Standard & Poor's considers the USDC to be one of the safest projects in the ecosystem, giving it a rating of 2. Bluechip gives it a B+ rating.

👉 DAI, king of decentralised stablecoins

Launched at the end of 2017, DAI ($5.3 billion in capitalisation) is the oldest of the decentralised stablecoins. It was an important innovation because investors could deposit bitcoin (via the WBTC wrapper) and ether as collateral in exchange for a return. This was the beginning of decentralised finance (DeFi).

The MakerDAO protocol handles issuance. Given the structuring of its reserve (which is partly based on volatile assets), the scheme involves over-collateralisation to protect against variations and guarantee the stability of the DAI. For some years now it has also been possible to generate DAI with centralised stablecoins such as USDC, GUSD or even USDP.

Essued on Ethereum, DAI is listed on most of the major market platforms and its stability mechanism has so far always succeeded in allowing it to absorb the shocks associated with market shocks.

Currently, the majority of its reserves are made up of...

  • 47% centralised stablecoins such as GUSD, USDC or PUSD
  • 21% ether
  • 28% real-world assets (RWAs) such as government bonds (since 2023)

Hacking is one of the major risks to the protocol. Its smart contracts are regularly audited by PeckShield, a leading security company in the ecosystem.

Although the protocol has a decentralised autonomous organisation, its governance is based on a handful of players and this relative centralisation is perceived as a weak point.

"RWAs increase and diversify the protocol's revenues, but also the risk profile of the assets, as some RWAs introduce credit risk and are less liquid," points out Standard & Poor's, which assigns a rating of 4 to the stablecoin issued by MakerDAO. Bluechip is more generous and gives it a B+ rating.

👉 First Digital USD, the saviour of Binance?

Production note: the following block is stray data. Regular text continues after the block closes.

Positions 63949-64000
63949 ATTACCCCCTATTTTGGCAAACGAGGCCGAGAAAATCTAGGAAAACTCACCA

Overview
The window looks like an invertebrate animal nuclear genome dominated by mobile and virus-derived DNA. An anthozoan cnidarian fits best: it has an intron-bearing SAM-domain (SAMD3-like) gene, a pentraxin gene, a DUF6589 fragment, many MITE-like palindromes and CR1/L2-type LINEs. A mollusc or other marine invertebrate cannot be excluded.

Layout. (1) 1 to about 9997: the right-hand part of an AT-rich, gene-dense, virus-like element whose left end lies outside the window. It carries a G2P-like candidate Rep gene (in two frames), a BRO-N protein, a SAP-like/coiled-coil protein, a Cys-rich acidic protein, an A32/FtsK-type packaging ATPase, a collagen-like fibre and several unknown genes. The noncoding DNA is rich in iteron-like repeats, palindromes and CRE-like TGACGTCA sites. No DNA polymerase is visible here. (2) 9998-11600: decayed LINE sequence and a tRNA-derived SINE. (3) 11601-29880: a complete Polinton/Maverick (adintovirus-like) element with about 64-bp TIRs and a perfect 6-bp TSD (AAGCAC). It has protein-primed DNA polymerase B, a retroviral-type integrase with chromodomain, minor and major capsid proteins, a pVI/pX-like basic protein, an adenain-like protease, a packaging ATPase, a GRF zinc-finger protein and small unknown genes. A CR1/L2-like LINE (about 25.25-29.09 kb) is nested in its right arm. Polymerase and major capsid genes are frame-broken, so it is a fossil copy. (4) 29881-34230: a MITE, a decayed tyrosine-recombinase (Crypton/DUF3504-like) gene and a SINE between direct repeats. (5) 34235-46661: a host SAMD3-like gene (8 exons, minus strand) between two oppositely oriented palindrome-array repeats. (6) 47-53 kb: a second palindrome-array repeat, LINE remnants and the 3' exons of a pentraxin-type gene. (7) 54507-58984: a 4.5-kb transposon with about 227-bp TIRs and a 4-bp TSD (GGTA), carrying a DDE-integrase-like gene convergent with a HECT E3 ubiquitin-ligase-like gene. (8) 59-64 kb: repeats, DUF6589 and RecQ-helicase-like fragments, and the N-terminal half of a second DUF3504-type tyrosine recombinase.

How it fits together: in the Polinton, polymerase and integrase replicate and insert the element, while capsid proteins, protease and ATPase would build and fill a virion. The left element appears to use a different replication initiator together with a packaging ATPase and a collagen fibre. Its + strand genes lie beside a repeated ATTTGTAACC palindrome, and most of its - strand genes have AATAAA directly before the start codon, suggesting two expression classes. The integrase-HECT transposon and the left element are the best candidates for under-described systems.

Launched last June in Hong Kong, it is issued by First Digital Group.

Its reserves are held by a custodian in Hong Kong whose identity has not been revealed publicly. At 31 August this year, its reserves consisted of 79% cash deposits and 20% short-term US Treasury bills.

In less than 6 months, its outstanding supply has almost reached $1 billion. The main driver of this growth is the Binance platform, which began listing it last August and has waived fees on the BTC/FDUSD pair. The reason for Binance's move is the scheduled disappearance in February 2024 of BUSD, the exchange platform's 'in-house' stablecoin. The latter had been banned by the US authorities.

Standard & Poor's sanctions the FDUSD with a 4 due to a lack of asset segregation. Bluechip is no more flexible and awards it a C.

👉 PayPal (PYUSD), Paxos (USDP), Gemini (GUSD): the supervised stablecoins

Less popular than USDT or USDC, "these three stablecoins currently offer the best guarantees for retail investors because their reserves are directly supervised by the regulator", explains Benjamin Levit, co-founder and CEO of Bluechip.

In practical terms, they must comply with strict control and issuance requirements, similar in many respects to traditional finance. In the event of bankruptcy, reserves can be directly seized by the New York State Department of Financial Services (NYDFS), which is responsible for supervising them.

For the moment, they are only available via Ethereum, the only network authorised by the regulator, which considerably limits their development.

"The fact that they are supervised by the authorities and therefore easily censored is an argument that is helping to slow down their adoption outside the US and Europe, where this feature is important," says Sébastien Derivaux. "And for Europe and the United States, they are not very useful at the moment since there are already effective payment solutions for individuals", he continues.

Their supply in circulation at the moment is :

  • $441 million for USDP
  • $156 million for PYUSD
  • $150 million for GUSD

While Bluechip assigns an A rating to PYUSD and GUSD, that of the USDP is only A- due to some episodic de-indexations on the dollar price and its average liquidity on secondary markets.

For its part, Standard & Poor's offers a rating of 2 for the USDP and the GUSD thanks to the supervision to which they are subject. PYUSD has not been rated.

👉 LUSD, the governance-free stablecoin

This stablecoin requires no governance or counterparty management as its mechanism is fully automated. "In designing such a stablecoin, the creators of LUSD took the decision to eliminate the risks associated with human judgement and prioritise the technical risks," explains Vaidya Pallasena, in charge of ratings at Bluechip.

It is issued in exchange for an over-collateralised guarantee. This is set at a minimum of 110% by the protocol. It is currently 250%.

For the time being, the LUSD is not listed by the main market exchange platforms such as Coinbase or Binance. Its market capitalisation currently stands at $185 million.